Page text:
JEL: J1 Z0
    Date: 2019–04
  4. By: Fabio Mariani (UNIVERSITE CATHOLIQUE DE LOUVAIN, Institut de Recherches Economiques et Sociales (IRES)); Agustin Perez Barahona (University of Cergy-Pontoise and Ecole Polytechnique); Natacha Raffin (Normandie Univ, UNIROUEN, CREAM and EconomiX, University Paris Nanterre)
    Abstract: This paper explores the interplay between population and environmental quality. After reviewing the existing literature, we set up a theoretical framework suitable to analyze two major endogenous forces of demographic change - fertility and life expectancy - and their dynamic interaction with human capital and environmental conditions. We thus revisit and encompass in a unified model some key results of the literature, and gain new insight on the consequences of policy intervention on environmental dynamics and economic development. In particular, we highlight (i) the possible perverse effects of pollution control, (ii) a demographic explanation of the environmental Kuznets curve, (iii) the opportunity of relying on educational subsidies to alleviate the pressure on natural resources, and (iv) the existence of poverty traps related to human capital and environmental quality.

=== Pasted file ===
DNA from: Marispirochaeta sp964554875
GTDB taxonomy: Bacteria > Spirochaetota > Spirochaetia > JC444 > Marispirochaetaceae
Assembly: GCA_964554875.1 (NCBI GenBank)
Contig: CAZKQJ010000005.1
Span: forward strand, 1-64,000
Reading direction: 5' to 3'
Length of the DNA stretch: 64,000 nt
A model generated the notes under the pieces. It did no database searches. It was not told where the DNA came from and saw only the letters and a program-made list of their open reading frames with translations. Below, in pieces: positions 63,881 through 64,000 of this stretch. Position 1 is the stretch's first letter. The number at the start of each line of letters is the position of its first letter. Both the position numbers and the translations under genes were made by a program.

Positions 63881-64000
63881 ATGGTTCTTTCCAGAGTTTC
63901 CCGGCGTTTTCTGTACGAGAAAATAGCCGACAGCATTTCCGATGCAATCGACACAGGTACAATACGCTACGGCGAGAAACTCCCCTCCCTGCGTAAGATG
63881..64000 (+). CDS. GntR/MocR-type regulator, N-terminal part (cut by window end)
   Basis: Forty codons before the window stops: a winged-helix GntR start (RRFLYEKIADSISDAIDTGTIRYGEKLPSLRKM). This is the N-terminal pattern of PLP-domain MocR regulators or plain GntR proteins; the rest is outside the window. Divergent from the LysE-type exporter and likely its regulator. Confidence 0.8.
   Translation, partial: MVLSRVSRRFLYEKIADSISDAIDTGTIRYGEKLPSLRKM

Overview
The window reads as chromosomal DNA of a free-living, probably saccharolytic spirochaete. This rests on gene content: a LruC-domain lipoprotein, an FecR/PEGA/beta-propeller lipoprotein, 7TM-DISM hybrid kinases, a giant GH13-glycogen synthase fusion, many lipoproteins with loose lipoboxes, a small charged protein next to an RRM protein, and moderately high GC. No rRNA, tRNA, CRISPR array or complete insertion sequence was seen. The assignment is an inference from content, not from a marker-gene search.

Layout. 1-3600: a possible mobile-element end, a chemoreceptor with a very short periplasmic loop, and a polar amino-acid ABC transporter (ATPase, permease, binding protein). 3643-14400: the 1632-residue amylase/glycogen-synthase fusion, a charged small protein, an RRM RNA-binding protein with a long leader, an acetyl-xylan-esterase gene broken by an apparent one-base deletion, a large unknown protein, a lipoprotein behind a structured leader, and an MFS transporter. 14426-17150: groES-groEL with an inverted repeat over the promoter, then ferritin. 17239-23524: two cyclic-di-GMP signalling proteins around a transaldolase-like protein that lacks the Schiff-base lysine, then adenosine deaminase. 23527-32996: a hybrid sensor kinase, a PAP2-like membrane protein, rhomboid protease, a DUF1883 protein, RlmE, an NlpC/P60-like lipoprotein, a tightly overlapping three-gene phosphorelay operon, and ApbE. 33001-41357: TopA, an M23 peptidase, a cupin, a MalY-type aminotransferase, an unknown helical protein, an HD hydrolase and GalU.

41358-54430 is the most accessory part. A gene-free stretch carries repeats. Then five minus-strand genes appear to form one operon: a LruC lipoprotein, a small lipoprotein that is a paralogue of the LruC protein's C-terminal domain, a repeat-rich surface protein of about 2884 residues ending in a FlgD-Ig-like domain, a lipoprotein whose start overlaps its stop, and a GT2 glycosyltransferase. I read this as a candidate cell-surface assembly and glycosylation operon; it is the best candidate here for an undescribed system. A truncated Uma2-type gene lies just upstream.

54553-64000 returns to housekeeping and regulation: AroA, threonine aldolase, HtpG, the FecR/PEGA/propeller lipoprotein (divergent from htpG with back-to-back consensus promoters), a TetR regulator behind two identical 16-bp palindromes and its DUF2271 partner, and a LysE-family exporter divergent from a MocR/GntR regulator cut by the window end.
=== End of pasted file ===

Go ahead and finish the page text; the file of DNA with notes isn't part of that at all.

Keywords: Environmental quality; Life expectancy; Education; Fertility
    JEL: J11 O44 Q56
    Date: 2019–04
  5. By: Engbom, Niklas (Federal Reserve Bank of Minneapolis)
    Abstract: I develop an idea flows theory of firm and worker dynamics in order to assess the consequences of population aging. Older people are less likely to attempt entrepreneurship and switch employers because they have found better jobs. Consequently, aging reduces entry and worker mobility through a composition effect. In equilibrium, the lower entry rate implies fewer new, better job opportunities for workers, while the better matched labor market dissuades job creation and entry. Aging accounts for a large share of substantial declines in firm and worker dynamics since the 1980s, primarily due to equilibrium forces. Cross-state evidence supports these predictions.
    Keywords: Demographics; Employment; Economic growth; Labor turnover; Entrepreneurial choice
    JEL: E24 J11 O40
    Date: 2019–04–10
  6. By: Mosca, Irene; Wright, Robert E. (University of Strathclyde)